FRAUD OR ‘FAKED FACTS’?
“The only thing I care about,” Sen. Leland Yee proclaimed at a press conference outside City Hall Sept. 26, “is the Central Subway.”
The mayoral candidate called the press conference to announce that he wants the high-profile Chinatown transit project to move forward — yet he has concerns that it could be jeopardized by recent revelations of apparent waste, fraud, and abuse relating project contracts.
Yee announced he’d submitted a public records request to Mayor Ed Lee’s office, asking the interim mayor and candidate to turn over “all correspondence between the Mayor’s Office or the City Administrator’s Office and CCDC or powerbroker Rose Pak.”
The media event was prompted by reports in the San Francisco Chronicle revealing that the Chinatown Community Development Center (CCDC), an affordable housing nonprofit and Central Subway subcontractor closely aligned with Lee, had received about $750 per hour to attend project meetings, $578 per visitor for outreach, and $25,000 to host a single community meeting, figures he rattled off during the press conference.
“Those are the kinds of abuses, those are the kinds of mismanagement that has been going on, and we really need to put a stop to that,” Yee said, adding, “We now have a chance of derailing the Central Subway. And I, for one, am going to do everything that I can to ensure that the Central Subway, in fact, is built. But we cannot do that when you have these kinds of golden chairs, these kinds of waste and abuse … So what we are now asking is just simply the right of the public to know what’s been happening.”
Reached by phone, Rev. Norman Fong, who will replace outgoing CCDC executive director Gordon Chin in October, said he was concerned that his nonprofit organization — which has a mission of building affordable housing for low-income residents — had become a target for mayoral candidates looking to score political points. “I’m learning that politics is dirty,” he said.
Asked about the exorbitant payments to CCDC highlighted in the Chronicle, Fong said, “they’re all lies.” He pointed to a response penned by CCDC attorney Gen Fujioka in the local political blog Beyond Chron, charging that the numbers were inaccurate or distorted and taking San Francisco’s paper of record to task for what he deemed “faked ‘facts.'”
Yet it was tough to discern independently whether the math was fuzzy without the documents in hand. Recognizing this, Fong said his organization planned to address the issue publicly on Sept. 28 and make contract documents available on its website. “CCDC wants to be totally transparent,” he said. “We have nothing to hide.”
Meanwhile, Yee and CCDC aren’t the only ones at odds when it comes to discussing the finer points of the Central Subway deal.
On Sept. 19, retired Judge Quentin Kopp, a Central Subway opponent, mailed a letter to the Little Hoover Commission, an independent state oversight agency, urging it to conduct an audit of the use of state funds allocated to the Central Subway. Kopp cited an annual cost increase of $15.1 million (according to the Federal Transportation Administration) to San Francisco Municipal Transportation Agency (SFMTA) operations, increased travel times, and a dramatic decrease in projected ridership to back up his argument that “the project makes no sense from either a transportation or financial standpoint; it will result in a continuing waste of funds and inappropriate expenditures.”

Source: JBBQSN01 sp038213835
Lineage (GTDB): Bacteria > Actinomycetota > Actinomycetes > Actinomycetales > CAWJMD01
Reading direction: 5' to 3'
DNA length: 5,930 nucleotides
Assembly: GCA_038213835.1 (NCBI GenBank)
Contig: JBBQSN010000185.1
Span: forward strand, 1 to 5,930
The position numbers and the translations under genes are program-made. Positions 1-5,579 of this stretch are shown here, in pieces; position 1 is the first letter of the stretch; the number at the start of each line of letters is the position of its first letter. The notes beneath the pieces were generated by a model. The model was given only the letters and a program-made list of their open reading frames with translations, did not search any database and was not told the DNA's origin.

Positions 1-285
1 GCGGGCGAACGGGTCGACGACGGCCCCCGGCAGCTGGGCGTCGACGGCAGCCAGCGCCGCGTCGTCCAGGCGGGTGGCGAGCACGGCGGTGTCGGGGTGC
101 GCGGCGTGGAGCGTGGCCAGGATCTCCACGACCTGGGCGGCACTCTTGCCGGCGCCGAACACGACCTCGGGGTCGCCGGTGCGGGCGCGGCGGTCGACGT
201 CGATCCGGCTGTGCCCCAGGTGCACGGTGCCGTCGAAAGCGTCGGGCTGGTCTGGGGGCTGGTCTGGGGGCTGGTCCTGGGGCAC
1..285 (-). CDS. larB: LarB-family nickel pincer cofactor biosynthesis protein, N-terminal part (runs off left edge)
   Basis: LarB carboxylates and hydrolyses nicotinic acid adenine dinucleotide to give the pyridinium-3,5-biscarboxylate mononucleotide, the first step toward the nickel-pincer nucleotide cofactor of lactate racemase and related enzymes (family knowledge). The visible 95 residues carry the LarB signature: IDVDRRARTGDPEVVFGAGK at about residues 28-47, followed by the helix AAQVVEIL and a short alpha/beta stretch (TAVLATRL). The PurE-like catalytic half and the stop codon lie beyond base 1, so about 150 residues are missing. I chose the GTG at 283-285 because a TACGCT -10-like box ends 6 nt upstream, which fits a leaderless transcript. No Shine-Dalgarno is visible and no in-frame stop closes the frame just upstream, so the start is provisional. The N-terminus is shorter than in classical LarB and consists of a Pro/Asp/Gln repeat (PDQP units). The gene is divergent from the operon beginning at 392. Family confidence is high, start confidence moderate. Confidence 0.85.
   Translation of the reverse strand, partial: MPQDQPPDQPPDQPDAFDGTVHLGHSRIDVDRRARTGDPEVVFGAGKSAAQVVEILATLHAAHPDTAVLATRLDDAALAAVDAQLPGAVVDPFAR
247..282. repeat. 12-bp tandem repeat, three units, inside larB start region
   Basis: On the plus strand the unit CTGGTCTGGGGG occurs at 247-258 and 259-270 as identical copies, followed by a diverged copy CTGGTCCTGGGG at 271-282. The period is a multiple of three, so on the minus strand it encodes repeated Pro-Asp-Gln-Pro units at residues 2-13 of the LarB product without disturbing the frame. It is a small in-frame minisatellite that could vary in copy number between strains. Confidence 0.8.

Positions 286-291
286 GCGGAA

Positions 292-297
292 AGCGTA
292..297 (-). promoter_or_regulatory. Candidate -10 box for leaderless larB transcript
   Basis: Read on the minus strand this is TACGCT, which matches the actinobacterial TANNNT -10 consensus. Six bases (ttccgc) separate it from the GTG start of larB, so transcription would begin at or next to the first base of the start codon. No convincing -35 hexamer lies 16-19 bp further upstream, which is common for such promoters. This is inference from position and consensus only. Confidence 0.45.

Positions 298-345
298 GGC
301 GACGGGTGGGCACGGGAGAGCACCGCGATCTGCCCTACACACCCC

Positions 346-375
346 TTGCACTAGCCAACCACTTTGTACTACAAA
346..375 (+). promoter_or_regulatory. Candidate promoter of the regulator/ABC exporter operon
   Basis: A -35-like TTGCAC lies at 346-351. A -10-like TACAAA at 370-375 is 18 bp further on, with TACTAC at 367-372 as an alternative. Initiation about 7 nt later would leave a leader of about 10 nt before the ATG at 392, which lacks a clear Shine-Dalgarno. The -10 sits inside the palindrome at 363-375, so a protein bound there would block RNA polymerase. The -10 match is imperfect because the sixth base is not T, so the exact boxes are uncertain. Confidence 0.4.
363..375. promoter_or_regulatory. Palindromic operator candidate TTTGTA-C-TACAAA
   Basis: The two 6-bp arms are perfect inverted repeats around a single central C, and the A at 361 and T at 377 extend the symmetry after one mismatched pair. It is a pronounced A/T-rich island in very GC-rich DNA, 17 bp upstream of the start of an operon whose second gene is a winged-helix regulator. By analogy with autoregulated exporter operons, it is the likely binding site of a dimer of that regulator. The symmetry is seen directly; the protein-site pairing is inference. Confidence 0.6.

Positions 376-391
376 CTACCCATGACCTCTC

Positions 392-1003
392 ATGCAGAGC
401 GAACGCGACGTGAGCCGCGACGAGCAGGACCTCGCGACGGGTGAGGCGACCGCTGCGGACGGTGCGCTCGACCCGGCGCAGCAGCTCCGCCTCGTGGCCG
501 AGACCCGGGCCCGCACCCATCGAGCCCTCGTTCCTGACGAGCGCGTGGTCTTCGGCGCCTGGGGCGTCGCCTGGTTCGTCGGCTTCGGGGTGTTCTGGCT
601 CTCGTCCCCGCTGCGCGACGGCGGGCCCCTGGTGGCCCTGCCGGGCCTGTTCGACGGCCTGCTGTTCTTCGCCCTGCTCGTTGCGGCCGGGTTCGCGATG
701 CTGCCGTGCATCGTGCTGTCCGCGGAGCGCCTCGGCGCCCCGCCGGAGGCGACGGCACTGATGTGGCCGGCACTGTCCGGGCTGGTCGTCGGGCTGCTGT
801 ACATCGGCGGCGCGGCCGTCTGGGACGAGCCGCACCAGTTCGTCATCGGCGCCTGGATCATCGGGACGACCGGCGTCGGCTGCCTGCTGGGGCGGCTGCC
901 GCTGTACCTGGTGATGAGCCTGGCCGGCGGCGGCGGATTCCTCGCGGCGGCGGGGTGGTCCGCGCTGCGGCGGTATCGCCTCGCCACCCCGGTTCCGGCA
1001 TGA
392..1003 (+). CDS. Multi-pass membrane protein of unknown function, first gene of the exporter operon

Yet when the Guardian asked SFMTA chief Ed Reiskin in a recent interview to address these concerns, Reiskin responded as if this assessment was news to him. “I’m not sure what the discrepancies are that you’re talking about,” he said. “We have a lot more people who are going to be living along that corridor, and as you know with the Stockton bus we’re beyond capacity. So if it were going to cost $15 million more — which I don’t believe is correct — this is investment that we need to make.” (Rebecca Bowe)
LIFE AFTER DEATH
The state of Georgia killed a man who is quite possibly innocent last week, pushing the debate over the death penalty back onto the front pages. Well, some front pages — the execution of Troy Davis made page one of the New York Times, but was buried inside the San Francisco Chronicle.
Which is odd, because here in San Francisco, the death penalty is moderately big news: Nearly all of the candidates for district attorney are proclaiming how immoral, expensive, and ineffective it is.
In fact, if the change in attitude among San Francisco prosecutors in any indication, public sentiment on ending the barbaric practice may be shifting in the right direction.
Consider this: In 1999, three major candidates sought the office of D.A.: Former Supervisor (and defense lawyer) Terence Hallinan, veteran prosecutor Bill Fazio and Deputy Public Defender Matt Gonzalez. Hallinan was a death penalty foe, but was pretty quiet about it; he and Fazio wound up in a runoff, and Fazio asked Gonzalez to endorse him. Gonzalez told us he asked Fazio one question: Will you promise never to seek the death penalty? Fazio hemmed and hawed, but refused to make that promise. Hallinan won.